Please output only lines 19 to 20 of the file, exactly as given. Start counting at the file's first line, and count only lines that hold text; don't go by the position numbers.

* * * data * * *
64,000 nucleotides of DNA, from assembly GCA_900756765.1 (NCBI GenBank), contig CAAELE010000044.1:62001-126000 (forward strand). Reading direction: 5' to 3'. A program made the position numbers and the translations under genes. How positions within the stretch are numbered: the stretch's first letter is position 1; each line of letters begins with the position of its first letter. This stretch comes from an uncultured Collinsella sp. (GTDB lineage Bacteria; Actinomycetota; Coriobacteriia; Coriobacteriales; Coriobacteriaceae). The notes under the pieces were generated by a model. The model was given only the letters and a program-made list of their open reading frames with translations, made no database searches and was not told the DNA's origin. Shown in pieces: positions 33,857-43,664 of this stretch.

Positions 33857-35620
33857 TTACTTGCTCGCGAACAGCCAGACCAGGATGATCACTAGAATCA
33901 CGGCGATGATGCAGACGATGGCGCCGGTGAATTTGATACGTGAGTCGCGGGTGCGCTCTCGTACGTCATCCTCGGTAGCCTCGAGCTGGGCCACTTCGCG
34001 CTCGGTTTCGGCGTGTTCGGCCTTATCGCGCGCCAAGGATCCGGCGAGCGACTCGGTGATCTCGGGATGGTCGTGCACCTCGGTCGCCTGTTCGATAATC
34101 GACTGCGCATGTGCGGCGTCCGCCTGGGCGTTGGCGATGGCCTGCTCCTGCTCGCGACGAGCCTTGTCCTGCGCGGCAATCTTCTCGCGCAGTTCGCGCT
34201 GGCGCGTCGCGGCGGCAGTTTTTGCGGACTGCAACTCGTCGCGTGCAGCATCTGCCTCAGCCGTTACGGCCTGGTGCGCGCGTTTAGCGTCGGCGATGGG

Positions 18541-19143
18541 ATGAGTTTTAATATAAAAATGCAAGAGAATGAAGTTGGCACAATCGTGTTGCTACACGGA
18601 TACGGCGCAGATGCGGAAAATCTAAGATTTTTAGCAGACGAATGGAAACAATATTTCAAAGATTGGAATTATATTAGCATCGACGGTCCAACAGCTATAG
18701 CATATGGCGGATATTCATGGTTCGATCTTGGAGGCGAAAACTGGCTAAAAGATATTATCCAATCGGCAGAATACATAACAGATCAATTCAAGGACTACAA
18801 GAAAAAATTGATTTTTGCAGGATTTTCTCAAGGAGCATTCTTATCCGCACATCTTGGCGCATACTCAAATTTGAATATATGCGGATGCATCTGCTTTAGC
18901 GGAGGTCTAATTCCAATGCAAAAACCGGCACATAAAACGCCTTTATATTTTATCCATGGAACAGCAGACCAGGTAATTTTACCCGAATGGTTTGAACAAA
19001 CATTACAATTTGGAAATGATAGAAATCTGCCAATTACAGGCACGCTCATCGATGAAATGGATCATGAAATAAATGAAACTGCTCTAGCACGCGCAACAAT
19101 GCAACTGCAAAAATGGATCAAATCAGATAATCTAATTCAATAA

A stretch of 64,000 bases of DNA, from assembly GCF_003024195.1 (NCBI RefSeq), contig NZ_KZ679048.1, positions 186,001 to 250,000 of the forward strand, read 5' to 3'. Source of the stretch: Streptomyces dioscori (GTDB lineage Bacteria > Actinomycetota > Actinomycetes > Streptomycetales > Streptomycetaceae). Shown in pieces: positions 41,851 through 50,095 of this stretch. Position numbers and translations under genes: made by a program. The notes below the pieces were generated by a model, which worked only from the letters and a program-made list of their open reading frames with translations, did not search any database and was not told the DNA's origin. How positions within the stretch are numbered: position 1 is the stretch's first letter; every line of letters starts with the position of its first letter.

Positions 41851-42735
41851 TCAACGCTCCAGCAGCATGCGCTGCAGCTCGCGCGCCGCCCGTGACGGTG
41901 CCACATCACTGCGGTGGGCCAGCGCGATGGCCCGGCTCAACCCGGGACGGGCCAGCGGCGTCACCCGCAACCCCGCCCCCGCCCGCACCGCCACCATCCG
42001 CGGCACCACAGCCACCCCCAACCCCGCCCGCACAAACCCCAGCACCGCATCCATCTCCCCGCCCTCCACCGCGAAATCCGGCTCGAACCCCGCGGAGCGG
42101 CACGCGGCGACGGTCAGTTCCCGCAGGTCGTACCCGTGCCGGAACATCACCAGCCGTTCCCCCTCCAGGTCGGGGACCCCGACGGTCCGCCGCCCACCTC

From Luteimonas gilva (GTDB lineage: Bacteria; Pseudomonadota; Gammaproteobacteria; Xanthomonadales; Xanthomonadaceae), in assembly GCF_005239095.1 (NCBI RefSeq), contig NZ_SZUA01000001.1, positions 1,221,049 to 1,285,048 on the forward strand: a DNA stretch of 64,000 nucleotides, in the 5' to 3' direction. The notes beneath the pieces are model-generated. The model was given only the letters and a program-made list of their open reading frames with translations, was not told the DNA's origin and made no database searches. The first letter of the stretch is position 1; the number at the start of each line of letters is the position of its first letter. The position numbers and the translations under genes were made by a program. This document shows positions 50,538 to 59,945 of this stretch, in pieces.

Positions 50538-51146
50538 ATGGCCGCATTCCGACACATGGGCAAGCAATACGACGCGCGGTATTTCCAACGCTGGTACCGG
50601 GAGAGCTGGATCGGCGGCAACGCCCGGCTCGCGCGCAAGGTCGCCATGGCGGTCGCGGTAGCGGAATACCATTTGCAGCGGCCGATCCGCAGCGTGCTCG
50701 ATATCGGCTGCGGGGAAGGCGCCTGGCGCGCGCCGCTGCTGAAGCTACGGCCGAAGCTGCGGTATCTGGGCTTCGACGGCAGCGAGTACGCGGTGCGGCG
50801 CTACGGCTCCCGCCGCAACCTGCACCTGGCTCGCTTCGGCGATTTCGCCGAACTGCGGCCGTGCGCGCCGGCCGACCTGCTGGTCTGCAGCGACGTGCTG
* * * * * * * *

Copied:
41901 CCACATCACTGCGGTGGGCCAGCGCGATGGCCCGGCTCAACCCGGGACGGGCCAGCGGCGTCACCCGCAACCCCGCCCCCGCCCGCACCGCCACCATCCG
42001 CGGCACCACAGCCACCCCCAACCCCGCCCGCACAAACCCCAGCACCGCATCCATCTCCCCGCCCTCCACCGCGAAATCCGGCTCGAACCCCGCGGAGCGG